Homeowners considering a reverse mortgage loan may be concerned of how it may affect their heirs. Likewise, their loved ones may be worried that a reverse mortgage loan sounds too good to be true. However, reverse mortgage loans can be an excellent financial opportunity for senior homeowners who qualify. Reverse mortgage loans allow homeowners age 62 and older to tap into the equity they have built up in their home as another source of income.
The benefits of a reverse mortgage loan are both abundant and personal. Many seniors choose a reverse mortgage loan for peace of mind. Perhaps they need home repairs or modifications to make the home more accessible. Others choose a reverse mortgage loan for the financial safety net. Seniors often do not want to be a financial burden to their family and a reverse mortgage allows them to have another source of income should they need it. Still others decide whether a reverse mortgage is the best option for them, perhaps due to large medical bills they wouldn’t be able to afford otherwise. Families should have a serious conversation about the purpose and requirements of a reverse mortgage loan with a financial advisor.
The following are some of concerns which heirs may have regarding reverse mortgage loans.
Will my parents lose their house?
Borrowers are required to maintain the home and continue paying property taxes, insurance and any home owners’ association fees and live in the home full time. So long as they meet these requirements, the loan will not become due and borrowers will live in the home. The home is in the borrower’s name for the life of the loan.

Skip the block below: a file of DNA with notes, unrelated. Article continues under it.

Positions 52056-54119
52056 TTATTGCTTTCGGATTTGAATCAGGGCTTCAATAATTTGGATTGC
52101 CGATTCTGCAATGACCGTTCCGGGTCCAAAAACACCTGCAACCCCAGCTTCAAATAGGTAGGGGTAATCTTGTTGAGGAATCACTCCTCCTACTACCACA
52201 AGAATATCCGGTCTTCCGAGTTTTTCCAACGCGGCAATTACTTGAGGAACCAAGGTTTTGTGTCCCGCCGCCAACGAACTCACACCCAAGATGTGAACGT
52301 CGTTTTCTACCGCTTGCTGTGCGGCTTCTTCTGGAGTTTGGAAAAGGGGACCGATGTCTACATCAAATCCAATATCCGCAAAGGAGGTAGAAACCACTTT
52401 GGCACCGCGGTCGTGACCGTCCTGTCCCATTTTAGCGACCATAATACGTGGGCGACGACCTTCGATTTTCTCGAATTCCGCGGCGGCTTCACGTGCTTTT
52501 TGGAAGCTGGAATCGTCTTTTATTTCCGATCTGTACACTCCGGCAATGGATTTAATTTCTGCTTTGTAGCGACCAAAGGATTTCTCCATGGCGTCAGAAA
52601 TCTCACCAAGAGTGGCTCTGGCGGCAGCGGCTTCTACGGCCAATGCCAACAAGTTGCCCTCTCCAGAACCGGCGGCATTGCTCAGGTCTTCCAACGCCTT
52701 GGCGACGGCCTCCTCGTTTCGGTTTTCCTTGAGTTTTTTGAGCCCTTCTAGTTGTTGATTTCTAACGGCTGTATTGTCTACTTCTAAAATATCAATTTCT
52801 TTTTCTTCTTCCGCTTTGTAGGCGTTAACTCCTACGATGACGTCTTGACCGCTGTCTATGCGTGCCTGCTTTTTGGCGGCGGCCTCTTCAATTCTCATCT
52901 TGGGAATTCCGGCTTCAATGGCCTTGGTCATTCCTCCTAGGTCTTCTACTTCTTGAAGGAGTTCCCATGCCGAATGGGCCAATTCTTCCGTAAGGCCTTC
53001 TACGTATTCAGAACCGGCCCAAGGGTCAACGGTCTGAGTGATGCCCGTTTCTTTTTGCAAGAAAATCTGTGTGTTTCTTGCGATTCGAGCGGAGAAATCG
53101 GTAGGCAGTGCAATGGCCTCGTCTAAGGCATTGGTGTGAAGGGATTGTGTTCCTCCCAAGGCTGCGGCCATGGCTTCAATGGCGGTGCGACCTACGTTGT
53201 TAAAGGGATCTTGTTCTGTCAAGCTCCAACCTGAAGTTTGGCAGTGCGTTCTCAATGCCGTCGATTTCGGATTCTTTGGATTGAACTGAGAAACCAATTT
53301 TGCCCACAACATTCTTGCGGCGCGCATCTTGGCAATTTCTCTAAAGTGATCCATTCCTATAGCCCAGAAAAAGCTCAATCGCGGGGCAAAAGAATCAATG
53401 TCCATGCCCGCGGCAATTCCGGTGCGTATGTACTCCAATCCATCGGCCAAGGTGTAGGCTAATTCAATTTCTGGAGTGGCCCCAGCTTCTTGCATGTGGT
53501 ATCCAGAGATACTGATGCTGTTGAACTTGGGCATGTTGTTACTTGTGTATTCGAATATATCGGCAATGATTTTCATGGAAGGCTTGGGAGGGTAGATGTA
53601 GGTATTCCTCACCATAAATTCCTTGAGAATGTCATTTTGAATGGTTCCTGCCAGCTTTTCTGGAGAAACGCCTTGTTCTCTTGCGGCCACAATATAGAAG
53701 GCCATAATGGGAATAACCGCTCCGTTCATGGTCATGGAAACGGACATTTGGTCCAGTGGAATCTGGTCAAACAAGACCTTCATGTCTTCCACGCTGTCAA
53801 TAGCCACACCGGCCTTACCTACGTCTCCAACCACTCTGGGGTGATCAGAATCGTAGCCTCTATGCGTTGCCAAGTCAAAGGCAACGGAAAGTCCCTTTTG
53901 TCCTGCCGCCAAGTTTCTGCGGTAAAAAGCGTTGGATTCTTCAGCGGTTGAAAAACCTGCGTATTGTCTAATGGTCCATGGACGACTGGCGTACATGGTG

How much money will my parents receive?
The amount will depend on the type of loan they choose, the age of the youngest borrower, the value of their home and the current interest rates. For specific information, call a reverse mortgage adviser at 800.976.6211.
What happens to the house when my parents pass away?
Heirs have a few options when their parents pass away.
1) The heirs may sell the property to repay the loan. If the proceeds of the sale are more than the loan amount, the heirs keep the excess. If the sale of the home does not pay off the loan, HUD absorbs the extra loan amount, as long as the reverse mortgage loan is a federally-insured loan. Otherwise known as a non-recourse loan.
2) Heirs may keep the home. Heirs will either repay the balance of the loan or refinance and pay 95% of the home’s current value.
3) The heirs choose not to be responsible for the home. If the heirs choose not to have anything to do with the home, they don’t need to do anything and are not responsible for any repayment.
Reverse mortgage loans can be a financial life saver for many seniors struggling to make ends meet, afford expensive health care treatment, or save for emergencies. All borrowers are required to meet with a HUD-approved reverse mortgage counselor prior to closing the loan. During this session, family or close friends are encouraged to attend to speak with the advisor about any concerns they may have. Use our reverse mortgage calculator in the top right of this webpage to see how much you may qualify for.